No time to lose for Sourav Ganguly and team
CHENNAI: Soon after Sourav Ganguly’s ascent to the post of BCCI president got confirmed late on Sunday evening, WhatsApp displays of some of those present at the meeting in the Mumbai hotel started changing into selfies with the man in the hot seat. Representatives of various state associations alright, they are also fans. It showed the new chief’s popularity among the set of people he will be presiding over, for the next 9-10 months or so at least.
That is one catch this new BCCI has decided to embrace. President Ganguly, secretary Jay Shah and joint-secretary Jayesh George all have to demit office around July-August next year and take the mandatory cooling-off period. They will be completing six years in office by then. This means after a lot of effort to select the candidates, the brainstorming has to start afresh. A new set of officials will have to be elected unless the rule changes.
Some of those who attended the meeting of former and current officials reckoned it was the lack of candidates who don’t face the cooling-off break that forced them to opt for persons who will become ineligible in 2020. “We thought it’s better to go with the best possible options instead of counting how many months remain before they take the break. Rebuilding image is priority and we have the right men in different positions to take care of everything,” said a BCCI veteran who was part of deliberations.
Matters expected to test Ganguly the most are not directly related to cricket. In full charge of a state unit for four years after the death of Jagmohan Dalmiya, the 47-year-old has had the time to see how things work in BCCI. That he succeeded in influencing members to choose him in the face of competition shows he is getting a hang of this, even if it means he enjoyed support from influential quarters.
Getting good at this game of survival separates him from other former India captains like Anil Kumble or Dilip Vengsarkar, who could not last in administration for as long as they would have liked. But, as they say in cricket, he has just started a new innings.
In his four years as president of Cricket Association of Bengal, Ganguly has been proactive on the cricket front. He has done the much-needed work of upgrading the underground drainage system at Eden Gardens and ordered changes in the nature of pitches for local cricket. Those who work under him reckon he is quick in identifying these problems and addressing them. So cricketers can expect things to get better with Ganguly at the helm.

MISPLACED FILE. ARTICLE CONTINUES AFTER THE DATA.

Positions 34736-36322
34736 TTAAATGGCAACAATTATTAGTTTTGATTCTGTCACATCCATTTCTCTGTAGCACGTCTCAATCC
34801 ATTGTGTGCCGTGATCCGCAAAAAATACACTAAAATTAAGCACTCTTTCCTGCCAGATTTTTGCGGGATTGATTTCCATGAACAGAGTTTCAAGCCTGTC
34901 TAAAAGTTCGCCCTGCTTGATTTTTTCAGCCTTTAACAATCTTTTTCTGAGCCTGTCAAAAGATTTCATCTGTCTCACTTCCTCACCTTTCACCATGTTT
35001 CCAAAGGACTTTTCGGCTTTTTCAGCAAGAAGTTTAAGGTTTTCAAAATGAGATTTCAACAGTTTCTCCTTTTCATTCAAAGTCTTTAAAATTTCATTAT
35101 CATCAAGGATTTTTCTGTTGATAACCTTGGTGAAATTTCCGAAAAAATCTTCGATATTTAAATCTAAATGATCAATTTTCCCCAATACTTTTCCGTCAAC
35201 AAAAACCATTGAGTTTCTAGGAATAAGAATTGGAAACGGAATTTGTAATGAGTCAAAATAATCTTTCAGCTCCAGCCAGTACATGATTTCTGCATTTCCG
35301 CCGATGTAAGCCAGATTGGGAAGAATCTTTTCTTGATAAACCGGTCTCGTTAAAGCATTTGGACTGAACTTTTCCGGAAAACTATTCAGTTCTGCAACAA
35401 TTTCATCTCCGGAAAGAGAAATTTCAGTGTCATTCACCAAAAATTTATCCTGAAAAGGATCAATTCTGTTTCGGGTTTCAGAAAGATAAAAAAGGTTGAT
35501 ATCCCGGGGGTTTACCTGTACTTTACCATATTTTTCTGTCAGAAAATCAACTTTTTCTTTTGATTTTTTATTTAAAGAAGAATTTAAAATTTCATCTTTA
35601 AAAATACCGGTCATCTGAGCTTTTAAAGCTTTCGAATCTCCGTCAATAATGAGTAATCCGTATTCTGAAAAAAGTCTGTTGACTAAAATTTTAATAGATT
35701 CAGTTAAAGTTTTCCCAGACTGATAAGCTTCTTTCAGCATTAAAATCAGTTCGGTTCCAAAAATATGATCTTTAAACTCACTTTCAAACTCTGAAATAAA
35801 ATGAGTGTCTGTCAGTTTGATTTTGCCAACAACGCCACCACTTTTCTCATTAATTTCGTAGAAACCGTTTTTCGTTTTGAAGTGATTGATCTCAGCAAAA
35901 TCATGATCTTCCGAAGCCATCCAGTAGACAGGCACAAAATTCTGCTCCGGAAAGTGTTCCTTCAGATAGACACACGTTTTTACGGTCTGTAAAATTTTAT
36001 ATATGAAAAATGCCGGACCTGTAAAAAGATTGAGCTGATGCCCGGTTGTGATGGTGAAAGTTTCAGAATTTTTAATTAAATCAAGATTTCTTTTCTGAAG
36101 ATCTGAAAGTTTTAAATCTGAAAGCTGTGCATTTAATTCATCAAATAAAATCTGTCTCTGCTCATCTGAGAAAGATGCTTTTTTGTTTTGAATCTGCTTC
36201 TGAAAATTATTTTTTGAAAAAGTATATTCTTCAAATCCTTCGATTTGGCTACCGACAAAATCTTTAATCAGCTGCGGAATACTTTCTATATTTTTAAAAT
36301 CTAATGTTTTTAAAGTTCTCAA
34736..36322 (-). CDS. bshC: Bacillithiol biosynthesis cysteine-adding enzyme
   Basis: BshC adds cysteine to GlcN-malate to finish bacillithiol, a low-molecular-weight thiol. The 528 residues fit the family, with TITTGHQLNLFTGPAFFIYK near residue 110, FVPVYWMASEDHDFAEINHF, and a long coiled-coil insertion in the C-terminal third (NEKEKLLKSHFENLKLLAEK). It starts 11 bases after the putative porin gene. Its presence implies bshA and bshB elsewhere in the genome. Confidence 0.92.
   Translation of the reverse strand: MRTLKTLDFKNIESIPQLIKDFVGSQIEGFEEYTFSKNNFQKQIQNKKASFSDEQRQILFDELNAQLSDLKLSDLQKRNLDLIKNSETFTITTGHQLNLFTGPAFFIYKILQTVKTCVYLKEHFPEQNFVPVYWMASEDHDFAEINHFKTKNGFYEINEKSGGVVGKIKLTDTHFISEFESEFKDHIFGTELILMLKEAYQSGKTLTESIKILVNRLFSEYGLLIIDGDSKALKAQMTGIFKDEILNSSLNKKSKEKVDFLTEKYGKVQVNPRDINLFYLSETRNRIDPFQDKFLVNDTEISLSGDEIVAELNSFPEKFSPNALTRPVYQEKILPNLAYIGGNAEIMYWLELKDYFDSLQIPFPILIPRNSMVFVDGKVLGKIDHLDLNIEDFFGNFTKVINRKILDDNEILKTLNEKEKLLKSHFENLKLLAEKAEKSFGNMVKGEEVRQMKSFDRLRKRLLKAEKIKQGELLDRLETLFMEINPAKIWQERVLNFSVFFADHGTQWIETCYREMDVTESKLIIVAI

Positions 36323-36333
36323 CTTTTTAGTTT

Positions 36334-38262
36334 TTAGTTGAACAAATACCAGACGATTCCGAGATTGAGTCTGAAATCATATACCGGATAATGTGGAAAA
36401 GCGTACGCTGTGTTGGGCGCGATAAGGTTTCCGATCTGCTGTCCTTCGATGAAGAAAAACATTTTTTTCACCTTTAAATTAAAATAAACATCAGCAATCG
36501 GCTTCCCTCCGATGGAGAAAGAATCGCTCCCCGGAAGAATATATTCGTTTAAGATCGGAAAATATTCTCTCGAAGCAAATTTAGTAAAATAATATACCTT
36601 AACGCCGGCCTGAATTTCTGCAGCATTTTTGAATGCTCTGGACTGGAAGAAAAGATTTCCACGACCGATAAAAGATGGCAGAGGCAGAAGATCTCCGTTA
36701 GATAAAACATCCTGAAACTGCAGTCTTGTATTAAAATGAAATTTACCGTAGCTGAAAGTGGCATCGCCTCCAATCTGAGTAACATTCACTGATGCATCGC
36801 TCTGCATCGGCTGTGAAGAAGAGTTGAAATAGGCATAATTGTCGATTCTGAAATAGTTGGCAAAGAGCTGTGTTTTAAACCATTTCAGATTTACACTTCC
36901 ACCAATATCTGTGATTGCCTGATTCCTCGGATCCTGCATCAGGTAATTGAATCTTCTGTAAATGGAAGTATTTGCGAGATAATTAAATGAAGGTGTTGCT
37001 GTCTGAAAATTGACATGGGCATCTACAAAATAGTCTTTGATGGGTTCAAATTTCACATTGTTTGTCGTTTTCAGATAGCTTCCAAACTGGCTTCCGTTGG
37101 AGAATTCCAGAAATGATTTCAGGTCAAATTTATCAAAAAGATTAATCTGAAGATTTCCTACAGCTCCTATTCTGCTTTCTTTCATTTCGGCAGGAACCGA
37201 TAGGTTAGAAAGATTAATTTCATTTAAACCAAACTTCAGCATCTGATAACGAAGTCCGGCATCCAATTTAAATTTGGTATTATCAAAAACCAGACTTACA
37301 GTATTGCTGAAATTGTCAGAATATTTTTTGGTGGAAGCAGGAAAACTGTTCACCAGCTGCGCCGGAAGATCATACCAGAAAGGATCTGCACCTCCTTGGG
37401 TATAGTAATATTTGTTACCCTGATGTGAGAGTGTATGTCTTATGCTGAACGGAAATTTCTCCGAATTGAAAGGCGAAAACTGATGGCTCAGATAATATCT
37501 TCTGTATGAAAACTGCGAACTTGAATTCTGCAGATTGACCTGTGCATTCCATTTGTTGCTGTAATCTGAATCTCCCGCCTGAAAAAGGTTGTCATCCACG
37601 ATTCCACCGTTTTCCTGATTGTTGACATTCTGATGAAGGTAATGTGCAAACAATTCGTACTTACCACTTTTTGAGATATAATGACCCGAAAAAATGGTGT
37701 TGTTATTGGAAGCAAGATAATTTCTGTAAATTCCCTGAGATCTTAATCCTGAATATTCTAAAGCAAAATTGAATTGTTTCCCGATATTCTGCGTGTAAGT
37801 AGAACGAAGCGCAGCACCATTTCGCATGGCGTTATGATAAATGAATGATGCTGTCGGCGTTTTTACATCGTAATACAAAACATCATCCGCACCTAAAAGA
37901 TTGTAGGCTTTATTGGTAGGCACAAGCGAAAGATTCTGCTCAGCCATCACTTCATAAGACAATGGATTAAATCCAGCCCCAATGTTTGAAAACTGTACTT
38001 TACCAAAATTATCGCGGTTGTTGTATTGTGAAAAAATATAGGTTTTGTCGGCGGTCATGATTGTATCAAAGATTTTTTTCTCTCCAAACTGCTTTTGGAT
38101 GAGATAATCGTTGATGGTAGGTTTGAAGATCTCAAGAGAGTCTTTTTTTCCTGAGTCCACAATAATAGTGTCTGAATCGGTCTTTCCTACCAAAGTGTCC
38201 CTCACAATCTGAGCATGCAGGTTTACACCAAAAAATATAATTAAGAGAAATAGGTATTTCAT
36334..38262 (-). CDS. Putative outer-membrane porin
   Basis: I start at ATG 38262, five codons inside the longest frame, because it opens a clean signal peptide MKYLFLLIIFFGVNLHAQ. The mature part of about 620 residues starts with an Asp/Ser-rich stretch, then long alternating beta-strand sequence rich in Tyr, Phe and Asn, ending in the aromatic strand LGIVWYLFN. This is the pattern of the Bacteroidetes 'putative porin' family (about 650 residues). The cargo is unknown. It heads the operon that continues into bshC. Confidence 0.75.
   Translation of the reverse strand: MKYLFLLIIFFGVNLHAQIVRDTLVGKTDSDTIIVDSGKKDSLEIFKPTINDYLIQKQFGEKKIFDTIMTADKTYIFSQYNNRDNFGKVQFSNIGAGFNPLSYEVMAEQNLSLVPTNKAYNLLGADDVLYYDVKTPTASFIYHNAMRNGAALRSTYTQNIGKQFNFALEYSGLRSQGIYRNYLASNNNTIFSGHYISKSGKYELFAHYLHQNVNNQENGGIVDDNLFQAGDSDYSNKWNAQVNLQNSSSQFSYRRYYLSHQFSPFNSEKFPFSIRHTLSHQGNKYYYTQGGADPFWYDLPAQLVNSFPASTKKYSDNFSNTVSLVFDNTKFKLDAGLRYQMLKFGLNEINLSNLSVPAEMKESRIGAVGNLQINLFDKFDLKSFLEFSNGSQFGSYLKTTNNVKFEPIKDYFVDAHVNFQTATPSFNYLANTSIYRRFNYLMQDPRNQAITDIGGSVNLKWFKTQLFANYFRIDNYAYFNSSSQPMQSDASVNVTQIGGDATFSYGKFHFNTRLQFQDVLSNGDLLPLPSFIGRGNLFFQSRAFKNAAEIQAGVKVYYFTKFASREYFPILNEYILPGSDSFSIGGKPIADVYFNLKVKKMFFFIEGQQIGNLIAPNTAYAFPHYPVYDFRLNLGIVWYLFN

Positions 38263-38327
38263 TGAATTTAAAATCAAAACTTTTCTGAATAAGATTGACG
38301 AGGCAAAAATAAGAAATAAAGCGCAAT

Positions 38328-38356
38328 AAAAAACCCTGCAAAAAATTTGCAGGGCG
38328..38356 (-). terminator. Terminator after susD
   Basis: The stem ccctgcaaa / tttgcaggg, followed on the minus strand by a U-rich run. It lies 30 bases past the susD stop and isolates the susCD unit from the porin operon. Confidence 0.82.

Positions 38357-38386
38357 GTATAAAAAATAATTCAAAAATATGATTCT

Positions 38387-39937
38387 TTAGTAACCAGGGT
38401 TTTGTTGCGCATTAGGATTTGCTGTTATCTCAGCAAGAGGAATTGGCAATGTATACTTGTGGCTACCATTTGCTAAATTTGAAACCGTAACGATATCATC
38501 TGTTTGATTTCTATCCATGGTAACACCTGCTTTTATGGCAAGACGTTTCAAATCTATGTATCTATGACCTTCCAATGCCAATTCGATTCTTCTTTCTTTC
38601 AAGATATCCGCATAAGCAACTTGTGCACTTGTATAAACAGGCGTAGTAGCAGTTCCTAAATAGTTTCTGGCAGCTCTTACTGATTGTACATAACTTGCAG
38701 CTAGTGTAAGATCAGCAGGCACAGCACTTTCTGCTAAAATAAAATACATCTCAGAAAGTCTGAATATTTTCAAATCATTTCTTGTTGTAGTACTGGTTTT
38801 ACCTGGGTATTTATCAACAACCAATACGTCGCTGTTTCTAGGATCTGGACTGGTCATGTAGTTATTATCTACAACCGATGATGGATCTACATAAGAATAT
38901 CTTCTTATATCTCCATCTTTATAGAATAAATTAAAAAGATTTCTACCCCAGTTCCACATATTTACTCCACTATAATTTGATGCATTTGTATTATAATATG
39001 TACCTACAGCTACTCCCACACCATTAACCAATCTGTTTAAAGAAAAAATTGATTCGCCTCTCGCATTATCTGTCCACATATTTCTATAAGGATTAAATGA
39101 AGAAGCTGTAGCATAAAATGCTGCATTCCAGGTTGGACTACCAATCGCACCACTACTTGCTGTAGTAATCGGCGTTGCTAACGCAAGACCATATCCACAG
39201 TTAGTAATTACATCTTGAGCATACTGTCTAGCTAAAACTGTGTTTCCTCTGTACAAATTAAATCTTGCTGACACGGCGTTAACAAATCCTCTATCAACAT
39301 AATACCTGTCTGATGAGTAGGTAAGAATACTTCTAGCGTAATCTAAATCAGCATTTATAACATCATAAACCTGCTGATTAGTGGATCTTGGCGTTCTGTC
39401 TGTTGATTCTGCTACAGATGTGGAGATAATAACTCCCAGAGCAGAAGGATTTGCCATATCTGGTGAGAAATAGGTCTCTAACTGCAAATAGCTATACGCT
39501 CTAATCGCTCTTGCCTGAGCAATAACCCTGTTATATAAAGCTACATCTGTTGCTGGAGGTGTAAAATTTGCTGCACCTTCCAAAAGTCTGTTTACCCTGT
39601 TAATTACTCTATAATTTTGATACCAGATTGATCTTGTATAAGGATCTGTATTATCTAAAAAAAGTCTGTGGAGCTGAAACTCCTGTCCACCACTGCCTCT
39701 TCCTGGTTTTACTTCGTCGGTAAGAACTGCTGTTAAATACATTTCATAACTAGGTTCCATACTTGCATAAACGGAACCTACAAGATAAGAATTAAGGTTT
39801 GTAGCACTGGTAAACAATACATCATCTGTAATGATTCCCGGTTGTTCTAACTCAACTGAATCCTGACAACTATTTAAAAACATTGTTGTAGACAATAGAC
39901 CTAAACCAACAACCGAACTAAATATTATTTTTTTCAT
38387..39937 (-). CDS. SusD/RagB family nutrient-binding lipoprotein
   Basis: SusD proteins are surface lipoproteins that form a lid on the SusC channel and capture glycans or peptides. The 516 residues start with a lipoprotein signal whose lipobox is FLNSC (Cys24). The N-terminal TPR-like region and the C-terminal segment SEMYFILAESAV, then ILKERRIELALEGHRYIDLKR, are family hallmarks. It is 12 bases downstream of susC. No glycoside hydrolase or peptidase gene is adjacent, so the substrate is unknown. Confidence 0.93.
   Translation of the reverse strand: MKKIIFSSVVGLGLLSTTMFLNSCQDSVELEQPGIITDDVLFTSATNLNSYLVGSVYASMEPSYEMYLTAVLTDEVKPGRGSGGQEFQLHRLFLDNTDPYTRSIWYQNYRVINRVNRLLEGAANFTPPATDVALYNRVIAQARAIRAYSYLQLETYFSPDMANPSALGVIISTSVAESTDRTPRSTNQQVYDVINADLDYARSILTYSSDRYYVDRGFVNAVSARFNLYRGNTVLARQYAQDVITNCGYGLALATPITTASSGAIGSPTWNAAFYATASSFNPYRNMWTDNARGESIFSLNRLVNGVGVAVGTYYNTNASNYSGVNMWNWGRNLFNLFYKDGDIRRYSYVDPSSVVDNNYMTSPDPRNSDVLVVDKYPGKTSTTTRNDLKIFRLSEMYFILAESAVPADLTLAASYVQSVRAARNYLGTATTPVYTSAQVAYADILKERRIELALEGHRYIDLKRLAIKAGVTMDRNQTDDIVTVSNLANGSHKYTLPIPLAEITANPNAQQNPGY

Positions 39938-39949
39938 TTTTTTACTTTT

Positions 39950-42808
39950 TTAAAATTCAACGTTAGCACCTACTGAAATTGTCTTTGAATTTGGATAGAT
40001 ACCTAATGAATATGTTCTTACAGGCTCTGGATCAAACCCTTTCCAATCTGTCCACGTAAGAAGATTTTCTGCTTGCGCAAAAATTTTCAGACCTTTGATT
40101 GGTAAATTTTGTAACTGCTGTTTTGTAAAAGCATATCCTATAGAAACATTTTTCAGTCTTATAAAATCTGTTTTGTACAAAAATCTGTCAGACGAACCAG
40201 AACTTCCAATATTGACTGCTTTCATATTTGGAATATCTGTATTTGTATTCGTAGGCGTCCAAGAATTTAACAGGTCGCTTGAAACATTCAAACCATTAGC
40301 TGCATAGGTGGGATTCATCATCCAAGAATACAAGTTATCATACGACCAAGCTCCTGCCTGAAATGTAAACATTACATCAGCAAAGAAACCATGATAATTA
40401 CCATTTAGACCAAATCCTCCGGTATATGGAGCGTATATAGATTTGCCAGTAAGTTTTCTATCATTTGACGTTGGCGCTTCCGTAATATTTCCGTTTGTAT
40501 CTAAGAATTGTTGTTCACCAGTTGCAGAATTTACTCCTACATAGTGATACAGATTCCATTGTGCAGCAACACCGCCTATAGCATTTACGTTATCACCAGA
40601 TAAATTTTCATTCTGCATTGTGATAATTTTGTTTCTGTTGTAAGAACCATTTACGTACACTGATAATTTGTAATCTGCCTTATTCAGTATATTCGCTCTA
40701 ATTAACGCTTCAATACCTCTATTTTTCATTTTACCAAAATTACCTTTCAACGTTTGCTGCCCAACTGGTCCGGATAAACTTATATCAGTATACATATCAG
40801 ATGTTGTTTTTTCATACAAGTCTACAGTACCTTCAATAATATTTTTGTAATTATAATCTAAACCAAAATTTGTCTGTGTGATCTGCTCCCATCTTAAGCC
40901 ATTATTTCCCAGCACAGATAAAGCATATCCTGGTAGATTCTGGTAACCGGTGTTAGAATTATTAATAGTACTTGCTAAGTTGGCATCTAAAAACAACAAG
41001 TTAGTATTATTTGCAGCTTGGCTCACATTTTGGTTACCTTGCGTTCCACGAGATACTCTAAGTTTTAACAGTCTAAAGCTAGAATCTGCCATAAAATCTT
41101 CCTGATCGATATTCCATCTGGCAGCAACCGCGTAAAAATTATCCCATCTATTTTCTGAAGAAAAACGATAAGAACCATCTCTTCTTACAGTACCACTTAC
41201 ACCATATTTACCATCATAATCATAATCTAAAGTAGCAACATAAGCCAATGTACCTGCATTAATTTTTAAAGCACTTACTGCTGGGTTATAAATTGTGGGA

Ganguly and other candidates for the various posts will have their first meeting in Mumbai on Tuesday after the scrutiny of nominations. It will be more of a team-building exercise and the new officials will formally start functioning after the AGM on October 23. Once they get down to business, expectations will be high of the first BCCI office headed by a former India captain.
Drive to rebuild image
BCCI has not been in greatest of position for the last three years. Its image has got tarnished. It’s a great opportunity for me to do something good. In the next few months, we can put everything in place and bring back normalcy in India again.
First-class first priority
We will speak to everyone but my biggest priority will be to look after first-class cricketers. I had requested the CoA but they didn’t listen. That’s the first thing I will do, look after the financial health of first-class cricketers. Their remuneration needs to be increased manifold.
Conflict of interest
I am not sure whether we will get the services of the best cricketers in the system, because they will have other options to avail. Because if they come into the system and not get to do what is their livelihood, it is difficult for them to be part of this system. This needs to be sorted as it is another very serious issue.
Regaining position in ICC
That’s one area we will have to take care of, because in the last 3-4 years, we have not received the kind of money we deserve. India generates 75-80% per cent of global cricket revenue, so that’s going to be one of the big agendas.
Nothing matches captaincy
Nothing can beat being an India captain. In 2000, when I was made the captain, there were issues in Indian cricket. I was looked at someone who could do the job. In this case, it’s not about whether you are player or not, it’s about the ability.
Sourav Ganguly (Bengal)
Jay Shah (Gujarat)
Mahim Verma (Uttarakhand)
Arun Singh Dhumal (Himachal)
Jayesh George (Kerala)
Prabhtej Singh Bhatia (Chhattisgarh)
Khairul Jamil Majumdar (Mizoram)
IPL GC member
Brijesh Patel (Karnataka)